Francis H. (Francis Hermann) Bohlen.

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397, But if the photographs were properly admissible in evidence,
then there was evidence tending to prove that some of the hoops on
the tank were, at the time of the injury, rusted to such an extent as
to destroy or partially destroy the efficiency of such hoops, and that
such condition could readily have been discovered by the exercise of
ordinary care on the part of the defendant.

By the Court. — The judgment of the superior court of Mil-
waukee county is reversed, and the cause is remanded for a new

Bardeen, J. The relation between the deceased and defendant
was more than that of a mere licensee. The defendant owed him the_
duty of active vigilance to the extent of using ordinary care in dis-
covering and informing„him - of dangers. The jury found that thF^
defendant did not know of the defective condition of the hoops on
the vat, but that in the exercise of ordinary care it ought to have
known of their condition prior to the accident. I think the evidence
is overwhelmingly against this last finding.

Marshall, J. I agree that the judgment should be reversed.
This personal opinion is written, in part because it seems that the
opinion of the court does not make the grounds for decision rendered
sufficiently plain to prevent misconception on some points, and in
part because my views are not in harmony therewith. I understand
the court holds that it follows as a matter of law, from the findings
of the jury to the effect that the deceased was engaged in a business
transaction with the appellant w^hen injured, at a place on the latter's
premises where he was permitted to be in the pursuit thereof, that
he was not a mere licensee ; that though he was not, strictly speaking,
an invitee as to the particular place he was in, since he was pennitted
to be there and it pertained to the business in which he and the
respondent were interested, his status was at least that of a licensee
coupled with a mutual interest of licensee and licensor, not that of a
mere licensee, and that such relation carried with it an implied assur-
ance that the place was free from danger discoverable by the exercise
of ordinary care. In other words, that the license, being coupled

'Accord: Pittsburgh, etc., R. R. v. Simons, 168 Ind. 333 (1906), an
implied invitation casting on the owner "the duty of exercising ordinary
care to construct and keep the place reasonably safe" for the invitee's recep-
tion ; 1st, "when he by positive acts or inducements entices others to come
upon or cross his premises at a particular point," p. 341 ; 2nd, "where it
appears that there is a common interest or mutual advantage in the entry."
p. 344 ; in this case both elements were held to exist, since a gateway was
opened in the fence along the tracks and by opening the gate onto the rail-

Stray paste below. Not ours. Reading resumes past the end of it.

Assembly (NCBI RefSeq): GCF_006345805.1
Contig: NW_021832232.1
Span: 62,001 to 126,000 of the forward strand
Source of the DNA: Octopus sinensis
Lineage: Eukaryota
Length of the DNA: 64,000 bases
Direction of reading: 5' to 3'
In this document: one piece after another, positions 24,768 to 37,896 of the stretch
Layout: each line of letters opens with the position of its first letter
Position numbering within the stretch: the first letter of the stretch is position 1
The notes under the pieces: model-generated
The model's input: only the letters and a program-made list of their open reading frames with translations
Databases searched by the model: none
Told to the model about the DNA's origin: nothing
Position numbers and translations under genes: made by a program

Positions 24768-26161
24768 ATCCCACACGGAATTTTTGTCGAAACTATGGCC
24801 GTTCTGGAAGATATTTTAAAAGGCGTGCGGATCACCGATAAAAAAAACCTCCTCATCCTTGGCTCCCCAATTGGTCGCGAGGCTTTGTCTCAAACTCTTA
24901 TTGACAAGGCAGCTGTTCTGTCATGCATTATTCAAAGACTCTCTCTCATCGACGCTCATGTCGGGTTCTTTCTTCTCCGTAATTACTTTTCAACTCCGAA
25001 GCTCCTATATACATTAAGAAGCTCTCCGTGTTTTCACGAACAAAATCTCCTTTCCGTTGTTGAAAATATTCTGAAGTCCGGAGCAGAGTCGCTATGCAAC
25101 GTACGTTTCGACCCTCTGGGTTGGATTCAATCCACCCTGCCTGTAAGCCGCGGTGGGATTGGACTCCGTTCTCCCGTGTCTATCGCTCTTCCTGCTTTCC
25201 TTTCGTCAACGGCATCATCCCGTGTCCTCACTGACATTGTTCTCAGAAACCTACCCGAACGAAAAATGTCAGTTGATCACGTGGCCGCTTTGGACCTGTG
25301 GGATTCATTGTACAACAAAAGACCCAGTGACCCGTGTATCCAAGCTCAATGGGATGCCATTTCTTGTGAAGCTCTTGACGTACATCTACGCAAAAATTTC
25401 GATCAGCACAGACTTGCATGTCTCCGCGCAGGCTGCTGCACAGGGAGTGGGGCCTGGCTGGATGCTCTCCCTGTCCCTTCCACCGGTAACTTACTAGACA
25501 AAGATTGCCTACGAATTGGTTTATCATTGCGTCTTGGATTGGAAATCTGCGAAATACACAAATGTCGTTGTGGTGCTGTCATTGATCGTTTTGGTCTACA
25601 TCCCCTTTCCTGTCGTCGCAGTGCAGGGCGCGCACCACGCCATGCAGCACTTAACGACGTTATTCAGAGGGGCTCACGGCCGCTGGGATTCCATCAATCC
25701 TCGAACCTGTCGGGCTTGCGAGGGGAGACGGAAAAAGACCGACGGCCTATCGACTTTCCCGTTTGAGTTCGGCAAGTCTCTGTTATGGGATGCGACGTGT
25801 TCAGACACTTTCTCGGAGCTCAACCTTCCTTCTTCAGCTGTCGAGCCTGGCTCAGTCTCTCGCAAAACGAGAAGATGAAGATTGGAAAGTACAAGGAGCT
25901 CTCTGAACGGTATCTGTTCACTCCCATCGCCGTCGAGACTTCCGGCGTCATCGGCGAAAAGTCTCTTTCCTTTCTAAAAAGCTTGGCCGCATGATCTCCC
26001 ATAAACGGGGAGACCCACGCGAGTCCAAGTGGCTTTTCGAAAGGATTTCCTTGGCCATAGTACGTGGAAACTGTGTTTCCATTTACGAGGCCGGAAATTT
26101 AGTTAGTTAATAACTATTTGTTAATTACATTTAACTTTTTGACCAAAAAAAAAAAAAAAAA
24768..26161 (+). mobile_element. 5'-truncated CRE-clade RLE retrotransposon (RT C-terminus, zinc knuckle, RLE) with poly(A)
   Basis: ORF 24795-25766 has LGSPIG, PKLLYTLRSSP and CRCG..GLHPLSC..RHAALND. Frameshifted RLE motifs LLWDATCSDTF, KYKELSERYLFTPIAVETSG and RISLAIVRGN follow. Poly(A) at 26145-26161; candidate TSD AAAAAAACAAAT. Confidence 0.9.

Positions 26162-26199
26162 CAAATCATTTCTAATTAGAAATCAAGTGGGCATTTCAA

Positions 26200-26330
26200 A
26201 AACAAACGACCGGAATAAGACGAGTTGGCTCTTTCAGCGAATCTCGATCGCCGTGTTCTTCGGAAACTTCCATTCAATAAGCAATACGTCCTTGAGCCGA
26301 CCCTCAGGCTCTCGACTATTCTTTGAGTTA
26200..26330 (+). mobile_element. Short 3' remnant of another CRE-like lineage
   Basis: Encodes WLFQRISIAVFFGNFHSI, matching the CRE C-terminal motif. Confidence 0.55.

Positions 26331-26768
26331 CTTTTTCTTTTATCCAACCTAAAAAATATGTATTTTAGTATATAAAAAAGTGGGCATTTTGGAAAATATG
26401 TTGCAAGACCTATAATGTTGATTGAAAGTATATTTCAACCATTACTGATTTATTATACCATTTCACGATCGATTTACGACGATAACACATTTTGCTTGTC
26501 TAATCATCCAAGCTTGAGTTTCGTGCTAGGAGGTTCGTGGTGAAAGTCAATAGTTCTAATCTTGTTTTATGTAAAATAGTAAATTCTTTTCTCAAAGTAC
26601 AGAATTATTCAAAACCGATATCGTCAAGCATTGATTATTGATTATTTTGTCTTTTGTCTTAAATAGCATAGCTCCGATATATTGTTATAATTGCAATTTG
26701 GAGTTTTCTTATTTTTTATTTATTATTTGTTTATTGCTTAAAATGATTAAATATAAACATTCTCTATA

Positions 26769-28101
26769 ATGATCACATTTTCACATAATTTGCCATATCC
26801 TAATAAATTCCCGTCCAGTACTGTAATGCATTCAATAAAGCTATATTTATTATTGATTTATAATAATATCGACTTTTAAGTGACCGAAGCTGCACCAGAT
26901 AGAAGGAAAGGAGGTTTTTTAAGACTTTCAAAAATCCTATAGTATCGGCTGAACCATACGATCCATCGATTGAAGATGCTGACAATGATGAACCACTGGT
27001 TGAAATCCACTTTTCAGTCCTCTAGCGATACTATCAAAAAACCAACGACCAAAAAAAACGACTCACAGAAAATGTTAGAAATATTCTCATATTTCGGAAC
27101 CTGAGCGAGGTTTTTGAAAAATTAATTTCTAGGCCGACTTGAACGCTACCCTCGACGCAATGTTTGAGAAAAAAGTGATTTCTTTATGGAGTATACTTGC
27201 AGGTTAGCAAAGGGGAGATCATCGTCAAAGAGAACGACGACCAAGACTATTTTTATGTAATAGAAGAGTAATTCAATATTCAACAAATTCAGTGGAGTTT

road they satisfied the citizens and were not required to provide public street


with a business relaticTii, so far as legal rights were concerned, was
equivalent to an invitation. There is abundance of authority to sup-
port that view, but 1 do not understand that it includes the cases
cited by the court. They are, in the main at least, cases of liability
to a mere licensee. To point only to such authorities to support the
decision here, it seems, is very misleading, — so much so as to almost
certainly lead to error by trial courts. In them the element of busi-
ness relation, generally, distinguishing a mere licensee from a licensee
or invitee, was absent, and the liability was sustained upon the
ground that one cannot justly set a trap even for a mere licensee,
or conduct his business regardless of the Hcense granted; — upon the
doctrine that if a railroad company permits, merely by not objecting,
persons to habitually walk upon its tracks where there is no highway,
and to do so to such an extent as to render it probable that pedes-
trians may be in the pathway of an approaching train at any time,
it should keep a lookout from trains approaching such place and
signal such approach when that seems reasonably necessary to warn
such pedestrians of its presence. The extent to which that doctrine
has been carried by this court is not in entire harmony with authori-
ties elsewhere. Elliott, Railroads, § § 125 1, 1252.

There is a broad difference between a trespasser and a mere
licensee; also between a licensee and a mere licensee, as the terms
are used in the authorities, A trespasser is a wrongdoer, — one who
acts in defiance of or regardless of the rights of another. Let that
other give permission to do the act. he having no interest therein
himself, directly or indirectly, and the trespasser becomes a_ mere
licensee. Add the element of mutual interest or business relation of
some kind, with or without advantage to the owner of the property,
and the mere license becomes a license or invitation with a sug-
gestion or assurance of safety, according to circumstances. To illus-
trate: A railroad company prepares a walk for its passengers to use
in approaching to or departing from its trains. Such use is said to
be by invitation. The preparation of the path is a suggestion to
patrons of the road to approach and depart from trains by that
particular way, and an assurance that it is reasonably safe to do so.
Persons using a different way to approach or depart from trains
customarily, wnth the knowledge of the company and without its
protest, do so without any element of invitation, strictly speaking.
There is rather an invitation not to use it. plainly suggested by the
specially prepared way. The permissive use of the unprepared way,
by itself, constitutes but a bare license, as the term is commonly
used. The added element of business relation between licensee and
licensor increases the degree of duty on the part of the licensor from
that due to a trespasser or mere licensee to that due to an invitee,
though there is no implied suggestion to go outside the prepared
way," hence, strictly, no implied invitation to do so. In that we ob-